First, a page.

In Greek myth, the gods punish Sisyphus by making him roll a boulder up a hill, which then always rolls back down, and he must repeat this action in perpetuity. One imagines that this boulder that rolls down the hill again and again accumulates dirt and creates a growing struggle to push it up the hill. In Shira Dentz’ new multi-media book of poetry, Sisyphusina, from [PANK] Books, it is not a boulder that the narrator must contend with. Sisyphusina’s perpetual labor is life, the body, aging, and gender: life within an aging woman’s body. While there is this socio-political tendency to examine these aspects as stand-alone qualifiers of and deviations from the “universal man,” this is not reality. These aspects of the narrator’s experience are all rolled into one subjectivity because there is no “universal man.” One exists in a specific, marked body. Sisyphusina confronts the myth of separation.
Dentz writes about the constant discomfort of life: an office that is never the right temperature and has motion-sensor lights, cravings for sweets denied over worry about weight, chin hairs that appear, and the feeling of being unbeautiful as the woman’s supposed decorative purpose is stymied by age. In “Metonymies,” Dentz recounts an incident of a girl chipping a tooth and, later in life, deciding not to re-fill the crack, finding it not worth the trouble. However, she then poses the question, “Why do I/cover my gray then? Is gray a different kind of mark?” It seems significant that the chipped tooth is a mark from childhood whereas gray hair is a mark of age. Being a woman means choosing which imperfections to hide and which to display, but those decisions are influenced by the invisible, arbitrary measurement of social acceptability. In “Eva 1 & Eva 2,” she writes, “As i pinpoint hairs to pull out of my chin. i want my skin soft and/smooth so that when my imaginary lover touches it’s baby soft.” A woman is always under the gaze of another, even when alone. There is always an imaginary judgmental viewer on the female body.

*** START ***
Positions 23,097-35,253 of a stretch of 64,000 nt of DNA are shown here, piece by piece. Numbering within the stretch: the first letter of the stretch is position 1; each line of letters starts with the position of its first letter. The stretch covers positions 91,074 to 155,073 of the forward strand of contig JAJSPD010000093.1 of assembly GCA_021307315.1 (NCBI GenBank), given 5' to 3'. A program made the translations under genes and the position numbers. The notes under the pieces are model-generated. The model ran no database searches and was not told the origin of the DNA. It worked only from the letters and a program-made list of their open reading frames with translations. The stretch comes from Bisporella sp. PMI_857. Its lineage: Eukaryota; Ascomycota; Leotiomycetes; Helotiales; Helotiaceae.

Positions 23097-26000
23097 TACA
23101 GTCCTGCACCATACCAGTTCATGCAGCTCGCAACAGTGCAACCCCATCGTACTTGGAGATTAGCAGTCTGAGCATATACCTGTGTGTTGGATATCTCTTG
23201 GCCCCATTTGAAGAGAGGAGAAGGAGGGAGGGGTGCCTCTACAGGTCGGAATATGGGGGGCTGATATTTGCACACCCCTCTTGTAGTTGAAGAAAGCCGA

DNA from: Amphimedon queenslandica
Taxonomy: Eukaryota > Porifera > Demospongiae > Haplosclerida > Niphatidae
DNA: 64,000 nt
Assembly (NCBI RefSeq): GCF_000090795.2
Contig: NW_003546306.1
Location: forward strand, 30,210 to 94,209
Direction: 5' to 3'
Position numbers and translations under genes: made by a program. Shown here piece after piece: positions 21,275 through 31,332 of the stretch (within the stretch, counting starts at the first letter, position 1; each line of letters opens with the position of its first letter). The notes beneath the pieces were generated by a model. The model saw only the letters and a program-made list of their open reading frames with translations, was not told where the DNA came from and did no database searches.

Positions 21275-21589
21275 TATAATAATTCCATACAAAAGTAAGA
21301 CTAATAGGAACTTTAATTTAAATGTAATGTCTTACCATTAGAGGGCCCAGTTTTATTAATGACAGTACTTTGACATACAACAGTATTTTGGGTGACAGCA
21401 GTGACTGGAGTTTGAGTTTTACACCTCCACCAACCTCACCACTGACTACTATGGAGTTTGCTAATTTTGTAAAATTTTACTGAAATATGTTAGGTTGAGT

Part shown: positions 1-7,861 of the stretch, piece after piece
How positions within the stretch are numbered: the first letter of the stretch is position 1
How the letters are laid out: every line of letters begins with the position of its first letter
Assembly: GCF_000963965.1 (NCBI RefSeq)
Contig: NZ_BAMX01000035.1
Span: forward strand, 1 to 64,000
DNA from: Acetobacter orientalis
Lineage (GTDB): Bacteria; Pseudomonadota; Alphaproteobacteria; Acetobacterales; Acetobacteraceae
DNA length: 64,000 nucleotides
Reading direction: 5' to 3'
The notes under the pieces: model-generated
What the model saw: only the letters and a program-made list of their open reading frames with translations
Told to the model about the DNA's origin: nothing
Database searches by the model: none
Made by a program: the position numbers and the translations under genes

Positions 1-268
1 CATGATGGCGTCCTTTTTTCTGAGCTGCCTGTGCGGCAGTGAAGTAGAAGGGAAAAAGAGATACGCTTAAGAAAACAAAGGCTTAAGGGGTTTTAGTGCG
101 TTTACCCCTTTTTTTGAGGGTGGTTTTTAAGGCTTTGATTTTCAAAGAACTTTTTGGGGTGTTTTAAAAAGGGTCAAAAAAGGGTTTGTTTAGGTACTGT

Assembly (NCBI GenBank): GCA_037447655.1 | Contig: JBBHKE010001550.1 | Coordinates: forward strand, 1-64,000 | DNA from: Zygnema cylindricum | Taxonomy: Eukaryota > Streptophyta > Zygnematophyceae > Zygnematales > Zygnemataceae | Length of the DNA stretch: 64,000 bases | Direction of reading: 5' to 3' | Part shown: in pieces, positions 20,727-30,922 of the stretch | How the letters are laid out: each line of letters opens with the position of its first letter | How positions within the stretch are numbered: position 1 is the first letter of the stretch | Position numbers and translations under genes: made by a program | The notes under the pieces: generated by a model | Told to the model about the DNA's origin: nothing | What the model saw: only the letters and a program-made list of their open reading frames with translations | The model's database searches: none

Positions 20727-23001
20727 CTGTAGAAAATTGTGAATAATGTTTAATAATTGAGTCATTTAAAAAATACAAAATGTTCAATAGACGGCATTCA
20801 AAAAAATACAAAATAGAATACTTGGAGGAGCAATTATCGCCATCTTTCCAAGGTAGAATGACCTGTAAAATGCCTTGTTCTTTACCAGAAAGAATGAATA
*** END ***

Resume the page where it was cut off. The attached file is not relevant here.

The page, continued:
The predatory male gaze heightens a woman’s awareness and self-consciousness about her body. In “Cabinets,” the narrator dreams about her father’s hands reaching out of the shower wall to pull her in. She says, “I wanted to run outdoors/for help, but was in my skimpy summer pajamas and it wouldn’t be decent even/though I was desperate. I didn’t want to act unself-consciously because, that, I knew/from experience, could result in being prey.” The experience of being a woman (or one who is socially designated as “woman” regardless of gender identity) is to always be conscious of one’s own body, to always have to think, “What will make me prey?” One cannot simply exist in a body marked as “woman.” It is a constant anxiety to monitor oneself through the view of a predatory gaze. The mind must always be connected to the body in this way for survival.
Earlier in this nightmare, she tries to will the dream away with her mind. The mind and body are at once connected and disconnected. The mind remembers a terrifying bodily experience and re-interprets it as a dream. The dream feels like a bodily experience, but it isn’t. The mind also knows that it isn’t a bodily experience and tries to will it away. At the same time, the mind exists within the body. It is not truly separate. The experience of being a human is this mind-body tension, but living in a marked, othered body means this mind-body relationship is infiltrated by terror.